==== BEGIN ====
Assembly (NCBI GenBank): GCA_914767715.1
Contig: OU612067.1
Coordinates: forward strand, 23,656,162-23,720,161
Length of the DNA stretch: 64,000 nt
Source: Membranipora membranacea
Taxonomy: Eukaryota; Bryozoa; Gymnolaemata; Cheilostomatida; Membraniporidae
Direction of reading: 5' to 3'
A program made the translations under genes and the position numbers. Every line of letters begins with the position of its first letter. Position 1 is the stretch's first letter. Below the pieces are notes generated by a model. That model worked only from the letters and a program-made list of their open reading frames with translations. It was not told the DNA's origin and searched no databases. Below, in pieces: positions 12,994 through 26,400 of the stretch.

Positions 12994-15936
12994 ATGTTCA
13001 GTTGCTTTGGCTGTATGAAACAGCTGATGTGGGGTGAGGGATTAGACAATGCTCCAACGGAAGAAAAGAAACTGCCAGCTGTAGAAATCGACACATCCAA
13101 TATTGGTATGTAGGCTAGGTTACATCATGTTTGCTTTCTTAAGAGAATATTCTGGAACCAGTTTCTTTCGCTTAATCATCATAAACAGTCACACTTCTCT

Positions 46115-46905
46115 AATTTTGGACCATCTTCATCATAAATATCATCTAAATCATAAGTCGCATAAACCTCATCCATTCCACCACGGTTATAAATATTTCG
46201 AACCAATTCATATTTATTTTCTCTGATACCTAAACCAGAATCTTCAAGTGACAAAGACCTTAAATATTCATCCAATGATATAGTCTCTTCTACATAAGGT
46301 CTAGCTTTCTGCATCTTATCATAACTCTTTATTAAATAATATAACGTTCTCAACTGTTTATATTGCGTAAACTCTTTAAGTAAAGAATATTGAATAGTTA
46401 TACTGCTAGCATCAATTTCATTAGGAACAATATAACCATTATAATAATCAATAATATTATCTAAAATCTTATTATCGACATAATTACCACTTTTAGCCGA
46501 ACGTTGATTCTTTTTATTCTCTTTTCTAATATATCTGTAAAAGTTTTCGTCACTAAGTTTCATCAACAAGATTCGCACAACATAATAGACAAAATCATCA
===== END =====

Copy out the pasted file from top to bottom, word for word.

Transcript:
Assembly (NCBI GenBank): GCA_914767715.1
Contig: OU612067.1
Coordinates: forward strand, 23,656,162-23,720,161
Length of the DNA stretch: 64,000 nt
Source: Membranipora membranacea
Taxonomy: Eukaryota; Bryozoa; Gymnolaemata; Cheilostomatida; Membraniporidae
Direction of reading: 5' to 3'
A program made the translations under genes and the position numbers. Every line of letters begins with the position of its first letter. Position 1 is the stretch's first letter. Below the pieces are notes generated by a model. That model worked only from the letters and a program-made list of their open reading frames with translations. It was not told the DNA's origin and searched no databases. Below, in pieces: positions 12,994 through 26,400 of the stretch.

Positions 12994-15936
12994 ATGTTCA
13001 GTTGCTTTGGCTGTATGAAACAGCTGATGTGGGGTGAGGGATTAGACAATGCTCCAACGGAAGAAAAGAAACTGCCAGCTGTAGAAATCGACACATCCAA
13101 TATTGGTATGTAGGCTAGGTTACATCATGTTTGCTTTCTTAAGAGAATATTCTGGAACCAGTTTCTTTCGCTTAATCATCATAAACAGTCACACTTCTCT

Positions 46115-46905
46115 AATTTTGGACCATCTTCATCATAAATATCATCTAAATCATAAGTCGCATAAACCTCATCCATTCCACCACGGTTATAAATATTTCG
46201 AACCAATTCATATTTATTTTCTCTGATACCTAAACCAGAATCTTCAAGTGACAAAGACCTTAAATATTCATCCAATGATATAGTCTCTTCTACATAAGGT
46301 CTAGCTTTCTGCATCTTATCATAACTCTTTATTAAATAATATAACGTTCTCAACTGTTTATATTGCGTAAACTCTTTAAGTAAAGAATATTGAATAGTTA
46401 TACTGCTAGCATCAATTTCATTAGGAACAATATAACCATTATAATAATCAATAATATTATCTAAAATCTTATTATCGACATAATTACCACTTTTAGCCGA
46501 ACGTTGATTCTTTTTATTCTCTTTTCTAATATATCTGTAAAAGTTTTCGTCACTAAGTTTCATCAACAAGATTCGCACAACATAATAGACAAAATCATCA